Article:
Skip to main content

Project Cars studio denies it intentionally crippled performance on AMD cards

Screenshots of the year - Project Cars

Accusations that Slightly Mad Studios intentionally built Project Cars with a version of PhysX it knew wouldn't run properly on AMD video cards recently surfaced in a lengthy post on Reddit. The author claims, in great detail, that all PhysX calculations on PCs with AMD display cards must be offloaded to the CPU, which has a very detrimental impact on performance, and worse, the choice to stick it to AMD was made intentionally and nefariously, because of the studio's pre-existing relationship with Nvidia.

The allegations were widespread and specific enough to cause Slightly Mad to respond with an official denial. "For the past few days, erroneous information posted on Reddit and other websites has spread misinformation with regards to Project Cars' performance on systems using AMD GPUs," it wrote in a statement.

"To correct the wrongful assumptions regarding Project Cars’ performance on AMD GPUs, the Madness engine and the degree of involvement from our third-party technical partners, Slightly Mad Studios feel compelled to point out the following facts:

- Project Cars is not a GameWorks product. We have a good working relationship with nVidia, as we do with AMD, but we have our own render technology which covers everything we need.
- NVidia are not "sponsors" of the project. The company has not received, and would not expect, financial assistance from third party hardware companies.
- The Madness engine runs PhysX at only 50Hz and not at 600Hz as mentioned in several articles
- The Madness engine uses PhysX for collision detection and dynamic objects, which is a small part of the overall physics systems
- The Madness engine does not use PhysX for the SETA tyre model or for the chassis constraint solver (our two most expensive physics sub-systems)
- The Madness engine does not use PhysX for the AI systems or for raycasting, we use a bespoke optimized solution for those
- The physics systems run completely independently of the rendering and main game threads and utilizes 2 cores at 600Hz
- The physics threading does not interact with the rendering, it is a push system sending updated positional information to the render bridge at 600Hz
- Any performance difference with PhysX would not be reflected with differences in comparing rendering frame rates. There is no interaction between PhysX and the rendering
- Overall, PhysX uses less than 10% of all physics thread CPU on PC. It is a very small part of the physics system so would not make a visual difference if run on the CPU or GPU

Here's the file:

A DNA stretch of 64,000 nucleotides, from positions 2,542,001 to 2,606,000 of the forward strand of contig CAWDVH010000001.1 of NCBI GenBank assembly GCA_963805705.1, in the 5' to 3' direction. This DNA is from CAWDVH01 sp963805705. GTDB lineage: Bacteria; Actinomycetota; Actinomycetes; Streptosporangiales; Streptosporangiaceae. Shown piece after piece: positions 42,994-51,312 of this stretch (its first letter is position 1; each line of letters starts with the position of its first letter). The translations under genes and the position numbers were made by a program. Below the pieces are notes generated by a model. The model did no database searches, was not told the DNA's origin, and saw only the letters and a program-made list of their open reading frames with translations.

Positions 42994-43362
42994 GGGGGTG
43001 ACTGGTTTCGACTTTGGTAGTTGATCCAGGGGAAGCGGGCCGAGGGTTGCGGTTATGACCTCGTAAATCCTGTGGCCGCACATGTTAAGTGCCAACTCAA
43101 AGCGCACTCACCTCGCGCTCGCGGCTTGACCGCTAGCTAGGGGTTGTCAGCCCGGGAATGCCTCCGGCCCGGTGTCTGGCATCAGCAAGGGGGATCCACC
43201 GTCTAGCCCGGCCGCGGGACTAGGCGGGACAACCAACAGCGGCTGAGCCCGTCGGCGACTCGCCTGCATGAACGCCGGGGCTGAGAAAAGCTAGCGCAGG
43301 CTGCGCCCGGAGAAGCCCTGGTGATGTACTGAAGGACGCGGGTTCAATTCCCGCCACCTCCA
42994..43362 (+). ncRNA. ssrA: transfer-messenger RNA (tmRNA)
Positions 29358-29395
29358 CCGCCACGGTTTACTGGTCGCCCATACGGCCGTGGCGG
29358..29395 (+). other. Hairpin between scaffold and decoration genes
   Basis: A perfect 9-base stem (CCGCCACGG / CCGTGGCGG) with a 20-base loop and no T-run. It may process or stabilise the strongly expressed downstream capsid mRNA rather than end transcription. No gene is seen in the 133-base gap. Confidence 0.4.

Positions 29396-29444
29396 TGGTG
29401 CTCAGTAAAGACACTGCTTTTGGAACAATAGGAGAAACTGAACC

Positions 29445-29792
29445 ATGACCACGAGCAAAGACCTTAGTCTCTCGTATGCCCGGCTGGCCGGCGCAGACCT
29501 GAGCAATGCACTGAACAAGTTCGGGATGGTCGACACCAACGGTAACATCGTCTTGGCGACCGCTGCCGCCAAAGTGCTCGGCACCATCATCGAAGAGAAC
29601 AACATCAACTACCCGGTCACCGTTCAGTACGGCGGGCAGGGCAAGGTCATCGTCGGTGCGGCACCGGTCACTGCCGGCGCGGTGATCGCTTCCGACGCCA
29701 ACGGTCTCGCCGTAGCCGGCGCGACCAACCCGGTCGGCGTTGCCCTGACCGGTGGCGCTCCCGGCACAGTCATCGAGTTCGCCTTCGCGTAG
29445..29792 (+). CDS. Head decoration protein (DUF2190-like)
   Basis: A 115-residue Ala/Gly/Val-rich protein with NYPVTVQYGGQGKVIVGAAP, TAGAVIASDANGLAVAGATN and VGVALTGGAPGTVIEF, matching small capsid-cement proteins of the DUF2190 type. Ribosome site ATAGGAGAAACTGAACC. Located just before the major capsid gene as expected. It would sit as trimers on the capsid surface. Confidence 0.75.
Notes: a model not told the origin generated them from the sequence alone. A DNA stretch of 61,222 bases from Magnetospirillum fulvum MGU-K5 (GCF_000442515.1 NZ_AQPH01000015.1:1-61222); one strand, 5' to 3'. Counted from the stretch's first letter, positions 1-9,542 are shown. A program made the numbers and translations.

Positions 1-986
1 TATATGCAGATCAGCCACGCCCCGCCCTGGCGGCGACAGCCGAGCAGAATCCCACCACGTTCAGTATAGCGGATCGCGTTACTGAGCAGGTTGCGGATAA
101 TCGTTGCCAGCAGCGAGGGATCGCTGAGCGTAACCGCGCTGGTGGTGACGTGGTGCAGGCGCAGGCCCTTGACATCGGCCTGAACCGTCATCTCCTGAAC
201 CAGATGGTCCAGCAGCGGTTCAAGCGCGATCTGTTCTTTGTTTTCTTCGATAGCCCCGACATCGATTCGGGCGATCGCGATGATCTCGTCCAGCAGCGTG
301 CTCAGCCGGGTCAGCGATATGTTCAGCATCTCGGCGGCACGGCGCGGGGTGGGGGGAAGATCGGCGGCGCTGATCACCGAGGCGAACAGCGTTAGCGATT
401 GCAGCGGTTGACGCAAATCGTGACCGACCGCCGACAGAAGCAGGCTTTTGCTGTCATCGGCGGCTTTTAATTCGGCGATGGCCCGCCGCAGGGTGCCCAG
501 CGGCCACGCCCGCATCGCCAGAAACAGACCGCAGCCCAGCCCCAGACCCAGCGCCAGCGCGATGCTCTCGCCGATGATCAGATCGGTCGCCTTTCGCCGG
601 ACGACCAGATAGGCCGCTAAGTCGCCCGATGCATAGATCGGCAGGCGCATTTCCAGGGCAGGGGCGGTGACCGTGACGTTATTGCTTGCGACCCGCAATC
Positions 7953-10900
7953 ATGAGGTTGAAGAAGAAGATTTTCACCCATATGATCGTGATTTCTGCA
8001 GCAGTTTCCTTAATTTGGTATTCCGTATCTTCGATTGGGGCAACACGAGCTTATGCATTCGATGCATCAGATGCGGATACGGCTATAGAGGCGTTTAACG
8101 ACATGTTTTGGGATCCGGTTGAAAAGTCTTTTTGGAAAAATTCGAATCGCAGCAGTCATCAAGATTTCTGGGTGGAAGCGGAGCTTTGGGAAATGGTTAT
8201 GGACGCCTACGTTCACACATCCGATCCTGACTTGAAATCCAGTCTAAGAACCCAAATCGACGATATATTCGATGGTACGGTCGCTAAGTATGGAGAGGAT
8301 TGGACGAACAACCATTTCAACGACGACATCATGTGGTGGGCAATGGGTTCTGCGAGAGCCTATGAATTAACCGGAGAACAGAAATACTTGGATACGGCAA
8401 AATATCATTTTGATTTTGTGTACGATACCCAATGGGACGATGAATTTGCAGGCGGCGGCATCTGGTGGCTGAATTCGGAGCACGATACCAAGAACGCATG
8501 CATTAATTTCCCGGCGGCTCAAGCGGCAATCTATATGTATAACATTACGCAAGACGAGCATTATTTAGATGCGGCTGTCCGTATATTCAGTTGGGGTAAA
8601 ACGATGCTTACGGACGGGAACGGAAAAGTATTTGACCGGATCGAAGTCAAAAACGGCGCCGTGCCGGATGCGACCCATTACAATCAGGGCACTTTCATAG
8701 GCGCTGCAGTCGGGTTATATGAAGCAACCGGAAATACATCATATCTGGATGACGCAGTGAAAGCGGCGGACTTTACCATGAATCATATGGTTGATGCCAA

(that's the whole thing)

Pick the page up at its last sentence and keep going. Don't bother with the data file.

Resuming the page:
- Direct involvement with both nVidia and AMD has been fruitful in assisting with the game performance at various stages of development. Both AMD and nVidia have had access to working builds of the game throughout development, and they have both tested builds and reported their results and offered suggestions for performance improvements.
- Testing of the game with different driver versions has produced a variety of performance results on both nVidia and AMD hardware. This is entirely to be expected as driver changes cannot always be tested on every game and every card, and this is the reason why both companies produce game-specific driver profiles, to ensure that they can get the best out of the game.
- Project CARS does not use nVidia specific particle technology - the system we use is a modified version of the same technology we used on the Need for Speed: Shift and Shift Unleashed games, and was entirely developed in-house. The reason the performance drops when there are a lot of particles on screen is simply because processing a large number of particles is very expensive."

In a separate thread originally posted on a private Slightly Mad forum and quoted on HardForum, studio boss Ian Bell categorically denied that Nvidia had paid anything toward the development of the game, and indicated that the problem with performance on AMD cards is "mainly a driver issue."

Andy Chalk

Andy has been gaming on PCs from the very beginning, starting as a youngster with text adventures and primitive action games on a cassette-based TRS80. From there he graduated to the glory days of Sierra Online adventures and Microprose sims, ran a local BBS, learned how to build PCs, and developed a longstanding love of RPGs, immersive sims, and shooters. He began writing videogame news in 2007 for The Escapist and somehow managed to avoid getting fired until 2014, when he joined the storied ranks of PC Gamer. He covers all aspects of the industry, from new game announcements and patch notes to legal disputes, Twitch beefs, esports, and Henry Cavill. Lots of Henry Cavill.